In part as a response to this developing theological direction, the IEAB released a statement in 1997 that affirmed the divine origins of sexuality and stressed the need for pastoral sensitivity regardless of sexual orientation. As other churches within the Anglican Communion moved to ordain those in same-sex relationships, the debate within the IEAB became increasingly fraught. In 2005, the bishop of Recife and 32 clergy of his diocese were deposed for their outspoken opposition to LGBT+ inclusion. After a period of quiet, LGBT+ inclusion returned to the fore in 2013 with the IEAB adopting a range of different measures to further LGBT+ acceptance. This culminated in a 2018 vote in the General Synod that allowed individual dioceses of the IEAB to amend their canon to allow for same-sex marriage (Filho 2020). This position has seen the IEAB distanced from conservative elements of the Anglican Communion who have recognized the Anglican Church in Brazil (an alternative ecclesial polity in Brazil) as the legitimate Anglican Church in the region.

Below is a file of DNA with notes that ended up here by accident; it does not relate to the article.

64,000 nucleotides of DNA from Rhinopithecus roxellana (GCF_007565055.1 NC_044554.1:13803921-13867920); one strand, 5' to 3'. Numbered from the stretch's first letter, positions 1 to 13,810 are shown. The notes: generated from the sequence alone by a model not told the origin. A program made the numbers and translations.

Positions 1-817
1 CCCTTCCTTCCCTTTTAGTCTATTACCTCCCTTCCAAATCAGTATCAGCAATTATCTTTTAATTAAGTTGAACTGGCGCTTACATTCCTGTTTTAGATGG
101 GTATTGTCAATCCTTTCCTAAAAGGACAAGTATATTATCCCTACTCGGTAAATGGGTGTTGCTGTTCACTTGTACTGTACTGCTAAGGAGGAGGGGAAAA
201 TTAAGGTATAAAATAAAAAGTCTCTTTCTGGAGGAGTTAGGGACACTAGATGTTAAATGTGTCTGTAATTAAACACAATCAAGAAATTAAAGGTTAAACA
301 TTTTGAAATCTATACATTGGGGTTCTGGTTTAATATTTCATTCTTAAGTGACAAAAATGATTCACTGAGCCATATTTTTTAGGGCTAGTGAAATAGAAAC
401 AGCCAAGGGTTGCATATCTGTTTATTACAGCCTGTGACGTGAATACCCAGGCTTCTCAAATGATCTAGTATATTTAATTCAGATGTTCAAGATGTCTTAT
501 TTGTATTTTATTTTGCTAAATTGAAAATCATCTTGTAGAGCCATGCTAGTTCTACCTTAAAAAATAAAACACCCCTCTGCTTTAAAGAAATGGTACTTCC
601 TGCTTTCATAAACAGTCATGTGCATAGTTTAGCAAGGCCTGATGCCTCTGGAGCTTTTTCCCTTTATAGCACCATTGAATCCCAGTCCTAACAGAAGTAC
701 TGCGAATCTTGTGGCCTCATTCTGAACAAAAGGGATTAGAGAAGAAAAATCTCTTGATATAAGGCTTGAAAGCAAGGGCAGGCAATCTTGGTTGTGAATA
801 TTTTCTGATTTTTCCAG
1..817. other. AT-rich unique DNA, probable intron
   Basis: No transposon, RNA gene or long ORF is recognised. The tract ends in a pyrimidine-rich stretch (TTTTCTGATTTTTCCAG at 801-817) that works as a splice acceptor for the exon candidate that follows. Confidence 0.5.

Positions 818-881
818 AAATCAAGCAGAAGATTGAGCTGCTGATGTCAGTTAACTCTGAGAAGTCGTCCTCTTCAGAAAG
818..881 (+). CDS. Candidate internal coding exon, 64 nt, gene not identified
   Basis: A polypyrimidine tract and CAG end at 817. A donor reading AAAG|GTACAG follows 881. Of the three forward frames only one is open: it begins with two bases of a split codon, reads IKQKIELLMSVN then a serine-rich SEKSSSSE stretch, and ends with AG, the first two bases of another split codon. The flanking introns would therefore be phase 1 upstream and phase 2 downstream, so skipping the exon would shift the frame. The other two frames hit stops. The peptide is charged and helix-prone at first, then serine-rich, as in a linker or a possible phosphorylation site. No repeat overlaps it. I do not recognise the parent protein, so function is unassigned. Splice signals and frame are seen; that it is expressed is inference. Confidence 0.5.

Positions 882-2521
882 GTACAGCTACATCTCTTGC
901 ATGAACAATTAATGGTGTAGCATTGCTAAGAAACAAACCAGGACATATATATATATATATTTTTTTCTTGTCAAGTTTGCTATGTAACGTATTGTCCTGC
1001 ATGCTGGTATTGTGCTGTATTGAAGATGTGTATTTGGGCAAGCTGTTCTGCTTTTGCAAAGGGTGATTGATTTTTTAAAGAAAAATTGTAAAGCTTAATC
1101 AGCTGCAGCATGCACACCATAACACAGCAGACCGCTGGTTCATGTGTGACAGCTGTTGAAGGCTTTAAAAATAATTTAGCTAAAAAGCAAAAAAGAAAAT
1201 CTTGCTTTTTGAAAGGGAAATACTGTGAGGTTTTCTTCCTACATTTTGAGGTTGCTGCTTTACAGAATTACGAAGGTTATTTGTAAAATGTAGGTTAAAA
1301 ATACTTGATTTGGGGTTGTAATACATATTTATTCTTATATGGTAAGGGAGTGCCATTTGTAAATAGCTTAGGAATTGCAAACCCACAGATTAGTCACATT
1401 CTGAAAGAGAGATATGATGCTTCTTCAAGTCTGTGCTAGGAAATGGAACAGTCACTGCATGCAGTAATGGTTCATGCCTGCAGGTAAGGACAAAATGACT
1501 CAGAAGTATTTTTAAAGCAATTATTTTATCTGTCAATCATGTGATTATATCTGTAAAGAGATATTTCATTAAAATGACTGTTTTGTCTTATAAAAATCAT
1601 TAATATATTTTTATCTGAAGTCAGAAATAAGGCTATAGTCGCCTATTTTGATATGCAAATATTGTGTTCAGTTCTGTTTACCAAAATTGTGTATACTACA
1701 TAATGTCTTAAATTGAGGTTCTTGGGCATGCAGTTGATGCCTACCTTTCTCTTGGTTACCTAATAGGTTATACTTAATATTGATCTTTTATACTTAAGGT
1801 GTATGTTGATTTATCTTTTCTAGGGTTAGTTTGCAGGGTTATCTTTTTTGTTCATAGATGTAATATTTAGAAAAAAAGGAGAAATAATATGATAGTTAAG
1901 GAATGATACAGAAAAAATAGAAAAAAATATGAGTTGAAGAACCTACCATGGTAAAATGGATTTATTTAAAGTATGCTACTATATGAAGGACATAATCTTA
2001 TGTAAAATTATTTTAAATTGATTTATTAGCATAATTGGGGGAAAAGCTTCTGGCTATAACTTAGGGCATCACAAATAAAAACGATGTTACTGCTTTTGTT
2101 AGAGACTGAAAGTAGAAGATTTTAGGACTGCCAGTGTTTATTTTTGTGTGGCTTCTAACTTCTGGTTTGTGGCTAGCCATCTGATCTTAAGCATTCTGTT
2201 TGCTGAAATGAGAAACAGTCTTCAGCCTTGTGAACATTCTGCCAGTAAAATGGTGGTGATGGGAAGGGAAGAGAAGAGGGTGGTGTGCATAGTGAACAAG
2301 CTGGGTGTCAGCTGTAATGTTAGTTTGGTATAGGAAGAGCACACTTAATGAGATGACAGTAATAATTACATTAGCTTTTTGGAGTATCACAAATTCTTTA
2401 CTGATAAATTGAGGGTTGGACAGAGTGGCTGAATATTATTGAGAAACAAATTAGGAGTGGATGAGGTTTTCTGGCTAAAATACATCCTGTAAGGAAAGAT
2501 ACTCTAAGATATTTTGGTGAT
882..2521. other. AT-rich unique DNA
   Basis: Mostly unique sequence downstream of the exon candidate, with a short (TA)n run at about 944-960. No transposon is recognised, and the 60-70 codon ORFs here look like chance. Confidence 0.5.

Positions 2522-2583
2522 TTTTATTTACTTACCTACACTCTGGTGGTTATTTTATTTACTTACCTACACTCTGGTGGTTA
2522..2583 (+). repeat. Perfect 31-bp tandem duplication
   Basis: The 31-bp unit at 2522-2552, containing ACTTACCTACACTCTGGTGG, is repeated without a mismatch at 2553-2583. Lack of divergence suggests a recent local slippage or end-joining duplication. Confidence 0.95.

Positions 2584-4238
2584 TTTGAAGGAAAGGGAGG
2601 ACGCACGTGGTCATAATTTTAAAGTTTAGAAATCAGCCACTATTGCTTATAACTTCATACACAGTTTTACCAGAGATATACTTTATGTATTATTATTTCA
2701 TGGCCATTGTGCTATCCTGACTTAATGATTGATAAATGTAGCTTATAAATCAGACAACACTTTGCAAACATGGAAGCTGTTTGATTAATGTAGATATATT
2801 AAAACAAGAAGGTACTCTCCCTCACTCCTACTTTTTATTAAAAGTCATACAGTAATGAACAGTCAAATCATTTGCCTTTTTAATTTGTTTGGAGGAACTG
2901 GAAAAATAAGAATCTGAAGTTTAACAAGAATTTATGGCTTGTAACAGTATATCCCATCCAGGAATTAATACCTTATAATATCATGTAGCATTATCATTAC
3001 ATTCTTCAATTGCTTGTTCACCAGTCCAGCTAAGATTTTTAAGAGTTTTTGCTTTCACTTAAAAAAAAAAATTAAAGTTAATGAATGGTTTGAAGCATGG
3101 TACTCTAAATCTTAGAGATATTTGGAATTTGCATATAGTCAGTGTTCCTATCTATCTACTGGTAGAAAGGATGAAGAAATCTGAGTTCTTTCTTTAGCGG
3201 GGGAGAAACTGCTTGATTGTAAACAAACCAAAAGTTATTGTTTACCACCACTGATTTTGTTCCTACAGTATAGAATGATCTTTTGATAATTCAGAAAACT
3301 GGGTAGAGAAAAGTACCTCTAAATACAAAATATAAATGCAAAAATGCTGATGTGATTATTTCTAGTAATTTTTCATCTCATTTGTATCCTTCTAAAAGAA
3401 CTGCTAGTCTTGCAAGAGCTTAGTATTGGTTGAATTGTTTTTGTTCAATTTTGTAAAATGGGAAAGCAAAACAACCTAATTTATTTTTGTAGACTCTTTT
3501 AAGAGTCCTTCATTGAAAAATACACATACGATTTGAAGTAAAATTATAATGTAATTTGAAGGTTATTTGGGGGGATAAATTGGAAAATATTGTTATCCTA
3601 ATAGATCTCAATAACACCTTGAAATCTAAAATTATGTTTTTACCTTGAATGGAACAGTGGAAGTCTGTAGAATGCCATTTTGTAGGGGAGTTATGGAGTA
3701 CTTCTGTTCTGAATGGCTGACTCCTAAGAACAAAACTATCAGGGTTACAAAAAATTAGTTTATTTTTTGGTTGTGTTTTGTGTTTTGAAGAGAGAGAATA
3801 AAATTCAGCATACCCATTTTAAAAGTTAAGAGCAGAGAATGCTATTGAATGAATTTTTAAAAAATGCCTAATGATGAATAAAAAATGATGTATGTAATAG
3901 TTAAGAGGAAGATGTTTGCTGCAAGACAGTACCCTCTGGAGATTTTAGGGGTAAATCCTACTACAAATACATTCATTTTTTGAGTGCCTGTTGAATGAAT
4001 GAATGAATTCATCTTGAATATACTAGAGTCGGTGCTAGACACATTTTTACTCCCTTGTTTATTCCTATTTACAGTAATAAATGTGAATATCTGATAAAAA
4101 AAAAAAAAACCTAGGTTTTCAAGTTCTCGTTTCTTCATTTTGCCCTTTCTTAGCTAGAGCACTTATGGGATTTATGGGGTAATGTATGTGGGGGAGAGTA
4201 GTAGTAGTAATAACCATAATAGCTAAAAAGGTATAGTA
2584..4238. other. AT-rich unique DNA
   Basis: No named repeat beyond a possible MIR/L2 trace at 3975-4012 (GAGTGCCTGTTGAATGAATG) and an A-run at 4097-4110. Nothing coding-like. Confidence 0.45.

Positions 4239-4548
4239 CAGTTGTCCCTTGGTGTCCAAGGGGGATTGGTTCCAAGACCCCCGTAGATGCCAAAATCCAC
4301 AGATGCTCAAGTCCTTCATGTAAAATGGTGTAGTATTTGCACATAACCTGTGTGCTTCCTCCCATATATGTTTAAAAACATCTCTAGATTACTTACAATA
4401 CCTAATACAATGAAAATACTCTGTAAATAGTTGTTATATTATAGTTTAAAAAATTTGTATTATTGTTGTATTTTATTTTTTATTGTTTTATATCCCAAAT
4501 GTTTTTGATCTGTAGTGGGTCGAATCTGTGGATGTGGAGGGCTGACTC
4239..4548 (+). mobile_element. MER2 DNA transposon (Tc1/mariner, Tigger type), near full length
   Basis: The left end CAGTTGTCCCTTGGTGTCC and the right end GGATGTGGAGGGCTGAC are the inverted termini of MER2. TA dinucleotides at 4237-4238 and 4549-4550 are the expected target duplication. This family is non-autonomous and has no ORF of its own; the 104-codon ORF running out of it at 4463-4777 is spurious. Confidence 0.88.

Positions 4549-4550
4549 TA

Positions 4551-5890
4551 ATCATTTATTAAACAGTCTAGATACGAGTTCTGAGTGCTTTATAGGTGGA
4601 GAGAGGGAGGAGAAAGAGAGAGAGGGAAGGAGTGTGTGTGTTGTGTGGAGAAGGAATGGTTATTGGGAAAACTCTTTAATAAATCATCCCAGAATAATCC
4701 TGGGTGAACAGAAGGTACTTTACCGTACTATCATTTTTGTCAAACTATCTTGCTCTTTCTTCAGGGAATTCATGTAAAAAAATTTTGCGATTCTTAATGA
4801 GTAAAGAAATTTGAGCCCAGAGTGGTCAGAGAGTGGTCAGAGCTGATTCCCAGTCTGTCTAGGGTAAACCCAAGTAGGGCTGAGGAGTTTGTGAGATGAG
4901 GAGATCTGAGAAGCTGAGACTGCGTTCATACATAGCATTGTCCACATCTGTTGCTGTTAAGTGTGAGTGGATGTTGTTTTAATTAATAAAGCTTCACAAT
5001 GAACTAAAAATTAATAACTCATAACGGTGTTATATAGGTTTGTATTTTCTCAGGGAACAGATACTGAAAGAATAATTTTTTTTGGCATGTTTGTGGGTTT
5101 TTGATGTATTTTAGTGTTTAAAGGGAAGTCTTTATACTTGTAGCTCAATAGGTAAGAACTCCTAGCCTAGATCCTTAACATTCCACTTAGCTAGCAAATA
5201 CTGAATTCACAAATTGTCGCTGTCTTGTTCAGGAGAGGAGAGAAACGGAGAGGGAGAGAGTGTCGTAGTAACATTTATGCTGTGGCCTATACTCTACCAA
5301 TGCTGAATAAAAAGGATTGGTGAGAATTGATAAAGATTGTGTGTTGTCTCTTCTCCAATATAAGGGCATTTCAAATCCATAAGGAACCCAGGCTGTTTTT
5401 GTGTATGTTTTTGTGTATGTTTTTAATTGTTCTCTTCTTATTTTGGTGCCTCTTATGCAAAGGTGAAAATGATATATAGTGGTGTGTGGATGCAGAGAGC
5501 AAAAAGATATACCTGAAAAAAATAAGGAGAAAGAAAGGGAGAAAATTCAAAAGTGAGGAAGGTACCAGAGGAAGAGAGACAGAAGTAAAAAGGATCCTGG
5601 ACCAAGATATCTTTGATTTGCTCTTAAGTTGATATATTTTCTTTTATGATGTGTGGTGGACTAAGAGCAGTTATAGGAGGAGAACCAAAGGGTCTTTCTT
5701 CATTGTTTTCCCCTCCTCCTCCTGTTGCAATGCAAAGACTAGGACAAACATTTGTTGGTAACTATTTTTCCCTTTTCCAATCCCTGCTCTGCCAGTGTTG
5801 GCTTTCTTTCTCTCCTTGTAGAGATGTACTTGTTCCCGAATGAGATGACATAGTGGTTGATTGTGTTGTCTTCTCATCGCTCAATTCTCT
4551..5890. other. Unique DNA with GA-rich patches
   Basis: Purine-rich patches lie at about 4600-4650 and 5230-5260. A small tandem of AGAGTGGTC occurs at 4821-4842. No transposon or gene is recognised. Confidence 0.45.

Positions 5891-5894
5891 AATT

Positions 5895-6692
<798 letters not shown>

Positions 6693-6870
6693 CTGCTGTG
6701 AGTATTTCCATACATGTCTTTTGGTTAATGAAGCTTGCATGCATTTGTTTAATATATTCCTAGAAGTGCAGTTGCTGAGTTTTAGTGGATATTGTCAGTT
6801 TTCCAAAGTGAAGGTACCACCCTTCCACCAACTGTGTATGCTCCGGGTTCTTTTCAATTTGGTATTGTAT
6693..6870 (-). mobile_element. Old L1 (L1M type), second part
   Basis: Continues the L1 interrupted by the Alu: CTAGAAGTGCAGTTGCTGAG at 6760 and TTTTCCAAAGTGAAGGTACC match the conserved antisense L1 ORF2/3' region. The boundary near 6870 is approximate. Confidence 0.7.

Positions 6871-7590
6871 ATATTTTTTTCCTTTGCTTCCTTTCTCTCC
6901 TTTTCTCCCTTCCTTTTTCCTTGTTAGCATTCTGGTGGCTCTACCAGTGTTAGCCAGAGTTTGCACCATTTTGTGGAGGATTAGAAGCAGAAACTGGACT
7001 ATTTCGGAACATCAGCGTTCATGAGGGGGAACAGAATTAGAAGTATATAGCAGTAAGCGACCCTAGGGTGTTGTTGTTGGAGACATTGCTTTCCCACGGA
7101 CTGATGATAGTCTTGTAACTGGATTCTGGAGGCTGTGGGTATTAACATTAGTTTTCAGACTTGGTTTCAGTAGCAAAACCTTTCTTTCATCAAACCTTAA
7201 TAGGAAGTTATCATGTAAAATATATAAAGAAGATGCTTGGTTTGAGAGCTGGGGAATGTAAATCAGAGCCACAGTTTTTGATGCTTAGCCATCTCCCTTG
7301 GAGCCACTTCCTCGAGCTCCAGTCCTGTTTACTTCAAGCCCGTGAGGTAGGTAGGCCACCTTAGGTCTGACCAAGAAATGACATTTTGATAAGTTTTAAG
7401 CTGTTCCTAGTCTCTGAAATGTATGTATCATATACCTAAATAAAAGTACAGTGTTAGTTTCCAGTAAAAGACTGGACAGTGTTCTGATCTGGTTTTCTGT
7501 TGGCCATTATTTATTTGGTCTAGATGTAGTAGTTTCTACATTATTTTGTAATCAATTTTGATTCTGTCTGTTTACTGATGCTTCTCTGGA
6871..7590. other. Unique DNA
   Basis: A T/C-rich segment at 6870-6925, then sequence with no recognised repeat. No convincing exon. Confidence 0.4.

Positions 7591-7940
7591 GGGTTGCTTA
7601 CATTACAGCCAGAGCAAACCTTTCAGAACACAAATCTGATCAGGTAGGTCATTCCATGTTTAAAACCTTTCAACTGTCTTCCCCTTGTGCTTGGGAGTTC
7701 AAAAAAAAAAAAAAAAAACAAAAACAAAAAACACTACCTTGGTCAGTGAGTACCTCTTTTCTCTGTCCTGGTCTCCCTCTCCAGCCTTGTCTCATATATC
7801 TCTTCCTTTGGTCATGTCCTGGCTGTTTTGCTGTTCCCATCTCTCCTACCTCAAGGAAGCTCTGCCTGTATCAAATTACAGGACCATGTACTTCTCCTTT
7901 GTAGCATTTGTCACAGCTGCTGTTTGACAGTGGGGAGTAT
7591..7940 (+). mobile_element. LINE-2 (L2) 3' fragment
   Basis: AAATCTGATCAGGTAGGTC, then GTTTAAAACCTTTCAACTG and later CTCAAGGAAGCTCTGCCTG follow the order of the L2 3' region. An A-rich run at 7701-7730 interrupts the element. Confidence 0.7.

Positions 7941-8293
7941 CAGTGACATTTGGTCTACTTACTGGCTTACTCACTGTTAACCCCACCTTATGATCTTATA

While many of these details are specific to the IEAB, they resonate with the debate over same-sex marriage in other churches. The acrimony of debates; the interrelation of domestic theological developments and an international queer theology; and the threat (or actuality) of schism are repeated themes that will be familiar to many across the world who have been involved in this debate.
6.1.2 Same-sex marriage and queer theology